Sen. Rodney Ellis, D-Houston, has already filed a bill (SB 117) that would require all law enforcement agencies to adopt written policies that reflect the best practices for lineup administration (and would have the Texas Commission on Law Enforcement Officer Standards and Education develop a model policy and "associated training materials.")

While the lineup best practices have been around for nearly a decade, says Iowa State University psychology professor Gary Wells, who has spent three decades studying eyewitness identification, they still have not been widely implemented. Nonetheless, when employed, solid eyewitness identification procedures cut down on the chance of misidentification – not only helping prevent wrongful conviction, but also helping police run more efficient and targeted investigations. Indeed, says Colfax, eyewitness identification is much like forensic trace evidence: "If it is not collected carefully … it can be tainted and can be ruined." With the "status" Texas now has as the leader in the exoneration of the wrongfully convicted, "it is increasingly reckless to go on without standardizing this type of police work." And implementing these basic reforms is also an easy way to return a modicum of integrity to the criminal justice system, Wells told members of the state's Criminal Justice Integrity Unit last month. These procedures instill "confidence back into the system because it removes [the system] as a contributor to mistaken identification," he said. "And it is now a contributor."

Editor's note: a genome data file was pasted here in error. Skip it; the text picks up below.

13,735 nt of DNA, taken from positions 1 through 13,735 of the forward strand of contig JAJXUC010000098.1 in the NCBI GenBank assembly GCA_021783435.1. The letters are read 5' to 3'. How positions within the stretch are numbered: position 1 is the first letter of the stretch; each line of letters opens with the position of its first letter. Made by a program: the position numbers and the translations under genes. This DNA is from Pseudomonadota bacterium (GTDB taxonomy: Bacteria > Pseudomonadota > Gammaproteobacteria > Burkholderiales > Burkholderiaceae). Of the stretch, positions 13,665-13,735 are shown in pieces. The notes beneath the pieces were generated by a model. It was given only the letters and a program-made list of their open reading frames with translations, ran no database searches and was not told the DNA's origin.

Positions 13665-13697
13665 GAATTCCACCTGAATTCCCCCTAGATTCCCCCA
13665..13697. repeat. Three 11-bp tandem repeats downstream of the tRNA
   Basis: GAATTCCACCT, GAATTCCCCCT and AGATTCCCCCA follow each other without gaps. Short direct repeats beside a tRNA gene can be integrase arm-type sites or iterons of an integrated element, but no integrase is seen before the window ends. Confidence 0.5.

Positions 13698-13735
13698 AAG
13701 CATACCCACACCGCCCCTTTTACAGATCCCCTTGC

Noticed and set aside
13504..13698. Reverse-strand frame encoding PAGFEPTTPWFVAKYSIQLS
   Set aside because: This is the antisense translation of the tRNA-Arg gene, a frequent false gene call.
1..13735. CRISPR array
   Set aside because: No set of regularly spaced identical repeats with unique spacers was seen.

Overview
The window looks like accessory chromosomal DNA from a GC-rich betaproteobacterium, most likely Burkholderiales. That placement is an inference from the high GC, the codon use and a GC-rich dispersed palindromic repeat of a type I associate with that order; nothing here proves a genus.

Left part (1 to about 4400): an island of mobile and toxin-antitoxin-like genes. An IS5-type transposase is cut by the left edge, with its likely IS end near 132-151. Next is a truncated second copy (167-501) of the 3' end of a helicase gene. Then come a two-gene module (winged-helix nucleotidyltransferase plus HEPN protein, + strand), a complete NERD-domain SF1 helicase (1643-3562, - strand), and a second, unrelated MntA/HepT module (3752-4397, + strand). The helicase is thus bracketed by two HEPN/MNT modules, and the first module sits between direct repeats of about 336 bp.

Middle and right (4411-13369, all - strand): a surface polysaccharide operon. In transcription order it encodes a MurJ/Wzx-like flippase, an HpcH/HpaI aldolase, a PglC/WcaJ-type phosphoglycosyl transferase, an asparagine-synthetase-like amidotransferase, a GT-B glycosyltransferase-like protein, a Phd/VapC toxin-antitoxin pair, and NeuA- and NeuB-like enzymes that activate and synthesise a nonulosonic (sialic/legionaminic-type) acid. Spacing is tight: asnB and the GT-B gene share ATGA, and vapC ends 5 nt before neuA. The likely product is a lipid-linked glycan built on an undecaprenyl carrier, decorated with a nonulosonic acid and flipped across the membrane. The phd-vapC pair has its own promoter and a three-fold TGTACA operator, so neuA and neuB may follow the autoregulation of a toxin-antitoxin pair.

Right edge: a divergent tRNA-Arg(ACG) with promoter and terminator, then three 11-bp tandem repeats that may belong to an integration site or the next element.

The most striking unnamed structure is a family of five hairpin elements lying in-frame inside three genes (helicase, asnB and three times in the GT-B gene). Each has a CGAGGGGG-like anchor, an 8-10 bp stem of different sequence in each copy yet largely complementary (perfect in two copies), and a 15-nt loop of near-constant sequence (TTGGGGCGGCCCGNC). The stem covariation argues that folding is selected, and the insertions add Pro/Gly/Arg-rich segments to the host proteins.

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Crime, Courts, Legislature, eyewitness identification, Rodney Ellis, The Justice Project, Edwin Colfax